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Clayoquot Dunes

Coastal sand ecosystems are one of the rarest and most threatened ecosystem types in Canada.

Ancient Rainforest Logging in Clayoquot Sound’s Intact Valleys

December 11th, 2017
FOCS Campaigner, Jeh Custerra, monitoring logging near Virgin Falls in Clayoquot Sound.


Friends of Clayoquot Sound recently submitted a letter as part of the Clayoquot Sound Conservation Alliance to provide input on Ma-Mook’s Tree Farm License 54 Management Plan #5 as per the public comment period.  

Many of the intact old growth forest areas in Clayoquot Sound remain in the timber harvesting land base of Plan #5. These areas include the intact old growth forest valleys of Satchie, Hesquiat Lake and Hesquiat Point Creeks; Sydney-Pretty Girl-Easter Lake; and the intact valleys south of Watta Creek. These watersheds serve as thriving ecosystems, which have almost completely disappeared on Vancouver Island, and hold important cultural values for the region’s Indigenous peoples and non-Indigenous residents alike. These areas, combined with Strathcona Park and the Ursus, Bulson, Upper Kennedy, Upper Tofino and Clayoquot Valleys (in TFL 57), form the largest tract of old growth forest remaining on Vancouver Island.

Connectivity of intact old growth forests is extremely rare and in that rarity lies the global significance. These intact old growth forests provide essential travel corridors for key species including bears, wolves, cougar, elk and many others. Their massive trees, snags, nurse logs and tree canopies provide habitat for many species at risk that can only thrive in old growth forests. They also help regulate water temperature, quality and flow and are central to maintaining a healthy wild salmon population and are critical to addressing global climate change because of the amount of carbon they hold.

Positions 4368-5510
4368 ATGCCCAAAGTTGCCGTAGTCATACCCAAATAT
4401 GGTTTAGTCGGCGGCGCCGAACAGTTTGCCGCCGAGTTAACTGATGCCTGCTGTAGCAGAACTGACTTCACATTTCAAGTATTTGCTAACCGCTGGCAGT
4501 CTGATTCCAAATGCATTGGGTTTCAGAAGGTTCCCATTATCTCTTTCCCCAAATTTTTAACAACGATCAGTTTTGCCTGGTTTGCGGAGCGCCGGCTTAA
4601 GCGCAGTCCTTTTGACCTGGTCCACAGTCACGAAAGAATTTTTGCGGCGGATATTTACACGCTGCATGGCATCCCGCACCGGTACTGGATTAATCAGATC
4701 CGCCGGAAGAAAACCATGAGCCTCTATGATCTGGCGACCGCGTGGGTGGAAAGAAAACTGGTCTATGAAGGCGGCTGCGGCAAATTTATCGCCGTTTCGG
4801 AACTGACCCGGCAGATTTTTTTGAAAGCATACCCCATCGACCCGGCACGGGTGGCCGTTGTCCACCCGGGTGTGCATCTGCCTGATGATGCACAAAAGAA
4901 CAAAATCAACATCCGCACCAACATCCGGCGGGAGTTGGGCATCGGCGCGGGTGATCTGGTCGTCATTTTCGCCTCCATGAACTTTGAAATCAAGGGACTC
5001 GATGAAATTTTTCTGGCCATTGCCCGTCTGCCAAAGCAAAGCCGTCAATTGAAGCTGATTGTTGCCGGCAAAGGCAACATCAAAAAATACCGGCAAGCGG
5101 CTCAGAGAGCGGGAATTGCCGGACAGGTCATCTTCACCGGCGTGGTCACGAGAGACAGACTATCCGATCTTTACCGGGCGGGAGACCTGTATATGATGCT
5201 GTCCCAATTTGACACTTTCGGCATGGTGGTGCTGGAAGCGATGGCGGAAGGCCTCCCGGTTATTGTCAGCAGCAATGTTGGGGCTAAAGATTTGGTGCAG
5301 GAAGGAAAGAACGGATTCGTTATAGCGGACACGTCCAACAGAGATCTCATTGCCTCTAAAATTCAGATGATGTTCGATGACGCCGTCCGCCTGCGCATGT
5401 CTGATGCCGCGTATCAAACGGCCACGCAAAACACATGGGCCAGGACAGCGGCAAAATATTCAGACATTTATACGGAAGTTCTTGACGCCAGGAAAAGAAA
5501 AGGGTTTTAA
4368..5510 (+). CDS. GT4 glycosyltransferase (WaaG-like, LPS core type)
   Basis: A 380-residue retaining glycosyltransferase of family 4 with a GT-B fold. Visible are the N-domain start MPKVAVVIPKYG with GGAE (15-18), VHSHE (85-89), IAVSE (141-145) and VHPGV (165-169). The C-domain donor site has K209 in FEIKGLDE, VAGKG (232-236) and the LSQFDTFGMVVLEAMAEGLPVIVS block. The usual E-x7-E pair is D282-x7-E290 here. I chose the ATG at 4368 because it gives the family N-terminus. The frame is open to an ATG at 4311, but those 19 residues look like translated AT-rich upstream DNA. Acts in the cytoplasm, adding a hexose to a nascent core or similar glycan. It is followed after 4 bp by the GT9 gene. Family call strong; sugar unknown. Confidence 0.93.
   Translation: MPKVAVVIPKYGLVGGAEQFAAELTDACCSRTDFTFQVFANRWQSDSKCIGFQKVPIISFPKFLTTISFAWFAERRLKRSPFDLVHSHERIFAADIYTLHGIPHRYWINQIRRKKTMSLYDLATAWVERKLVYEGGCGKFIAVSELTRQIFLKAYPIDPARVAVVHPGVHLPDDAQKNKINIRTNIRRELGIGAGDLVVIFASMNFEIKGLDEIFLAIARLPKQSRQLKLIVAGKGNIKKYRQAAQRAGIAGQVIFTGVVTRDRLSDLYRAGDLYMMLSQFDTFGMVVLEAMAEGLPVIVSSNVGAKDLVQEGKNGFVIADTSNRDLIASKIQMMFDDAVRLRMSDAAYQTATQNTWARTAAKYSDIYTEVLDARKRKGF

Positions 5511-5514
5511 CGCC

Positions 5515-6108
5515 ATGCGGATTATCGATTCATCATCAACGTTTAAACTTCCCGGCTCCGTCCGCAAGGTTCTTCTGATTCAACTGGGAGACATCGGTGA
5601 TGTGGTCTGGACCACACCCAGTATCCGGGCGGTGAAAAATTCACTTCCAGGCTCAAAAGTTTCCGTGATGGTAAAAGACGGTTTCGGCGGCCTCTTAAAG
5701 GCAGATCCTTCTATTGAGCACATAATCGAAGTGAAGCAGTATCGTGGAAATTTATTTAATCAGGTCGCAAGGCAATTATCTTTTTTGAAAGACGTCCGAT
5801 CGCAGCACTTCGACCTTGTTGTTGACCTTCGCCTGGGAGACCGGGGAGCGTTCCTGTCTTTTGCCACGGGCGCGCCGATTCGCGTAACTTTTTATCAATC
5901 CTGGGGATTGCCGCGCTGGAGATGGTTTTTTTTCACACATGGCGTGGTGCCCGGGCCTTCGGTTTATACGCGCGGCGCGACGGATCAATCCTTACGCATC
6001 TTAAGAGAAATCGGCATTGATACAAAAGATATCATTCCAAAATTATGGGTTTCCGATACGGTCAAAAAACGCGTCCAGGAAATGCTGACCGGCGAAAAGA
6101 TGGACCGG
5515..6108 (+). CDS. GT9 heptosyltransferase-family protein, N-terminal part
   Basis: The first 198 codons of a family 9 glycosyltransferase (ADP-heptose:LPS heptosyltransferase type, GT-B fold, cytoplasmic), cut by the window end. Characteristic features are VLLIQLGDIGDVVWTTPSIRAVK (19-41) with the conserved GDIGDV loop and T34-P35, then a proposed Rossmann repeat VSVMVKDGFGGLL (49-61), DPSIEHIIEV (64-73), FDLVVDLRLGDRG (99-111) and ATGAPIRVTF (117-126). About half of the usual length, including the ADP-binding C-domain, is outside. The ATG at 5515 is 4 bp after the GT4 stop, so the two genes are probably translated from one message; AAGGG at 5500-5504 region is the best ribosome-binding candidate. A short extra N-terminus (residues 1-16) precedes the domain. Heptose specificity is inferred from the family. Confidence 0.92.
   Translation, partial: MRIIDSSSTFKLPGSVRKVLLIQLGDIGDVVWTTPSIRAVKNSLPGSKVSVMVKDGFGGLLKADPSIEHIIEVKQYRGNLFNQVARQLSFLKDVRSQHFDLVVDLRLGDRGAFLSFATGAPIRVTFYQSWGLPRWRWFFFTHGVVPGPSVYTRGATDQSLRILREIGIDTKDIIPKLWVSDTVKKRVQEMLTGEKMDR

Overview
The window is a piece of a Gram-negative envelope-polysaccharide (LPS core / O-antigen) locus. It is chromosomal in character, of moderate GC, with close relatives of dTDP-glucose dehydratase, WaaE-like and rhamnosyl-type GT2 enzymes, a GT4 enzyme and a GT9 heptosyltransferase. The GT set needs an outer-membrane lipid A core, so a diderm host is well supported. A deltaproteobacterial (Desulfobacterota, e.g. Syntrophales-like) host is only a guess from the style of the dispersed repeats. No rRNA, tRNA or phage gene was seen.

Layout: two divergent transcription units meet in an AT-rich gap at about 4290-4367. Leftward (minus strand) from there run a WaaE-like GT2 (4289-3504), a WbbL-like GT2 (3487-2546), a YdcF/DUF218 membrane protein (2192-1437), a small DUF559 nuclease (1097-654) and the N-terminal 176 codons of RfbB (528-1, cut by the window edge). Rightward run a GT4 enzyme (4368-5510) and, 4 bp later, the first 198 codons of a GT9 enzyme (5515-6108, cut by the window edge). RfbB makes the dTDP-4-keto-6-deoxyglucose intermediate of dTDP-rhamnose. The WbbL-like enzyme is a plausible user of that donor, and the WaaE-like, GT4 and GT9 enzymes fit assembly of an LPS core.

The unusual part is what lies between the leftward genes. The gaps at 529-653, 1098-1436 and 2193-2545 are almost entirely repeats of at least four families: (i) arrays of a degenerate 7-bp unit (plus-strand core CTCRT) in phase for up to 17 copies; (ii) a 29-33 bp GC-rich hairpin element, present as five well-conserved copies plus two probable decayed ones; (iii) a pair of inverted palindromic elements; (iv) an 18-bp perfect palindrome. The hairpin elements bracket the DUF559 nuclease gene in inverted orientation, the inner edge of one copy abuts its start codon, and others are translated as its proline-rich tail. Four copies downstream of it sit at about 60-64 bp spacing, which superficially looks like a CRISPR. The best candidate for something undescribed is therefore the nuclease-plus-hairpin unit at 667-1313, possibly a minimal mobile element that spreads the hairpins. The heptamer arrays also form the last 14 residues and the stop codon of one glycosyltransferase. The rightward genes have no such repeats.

Caption: FOCS Campaigner, Jeh Custerra, monitoring logging near Virgin Falls earlier this year.

FOCS Campaigner, Jeh Custerra, monitoring logging near Virgin Falls in Clayoquot Sound.


Since large-scale logging began on Vancouver Island, an area equivalent to approximately two soccer fields of old-growth rainforest has been cut every hour. In light of how few old-growth forest ecosystems remain on Vancouver Island and the current battles to protect the little that remains, we believe the value of these areas for clean air, water, climate, tourism and recreation as part of diverse local Indigenous and non-Indigenous economies will be significantly greater if left unlogged and intact to allow long-term preservation combined with conservation financing and carbon revenue.

There are active conversations between The Nature Conservancy and First Nations in Clayoquot Sound about conservation and community investment opportunities, which may involve conservation of many of these sensitive intact areas. Friends of Clayoquot Sound advocates that until each First Nation community in Clayoquot Sound has developed a land use vision for their hahoulthee, as Ahousaht First Nation have done, the intact old growth forest areas remaining in the timber harvesting land base should be removed. Once the First Nations’ plans are complete, the timber harvesting land base should be altered accordingly.

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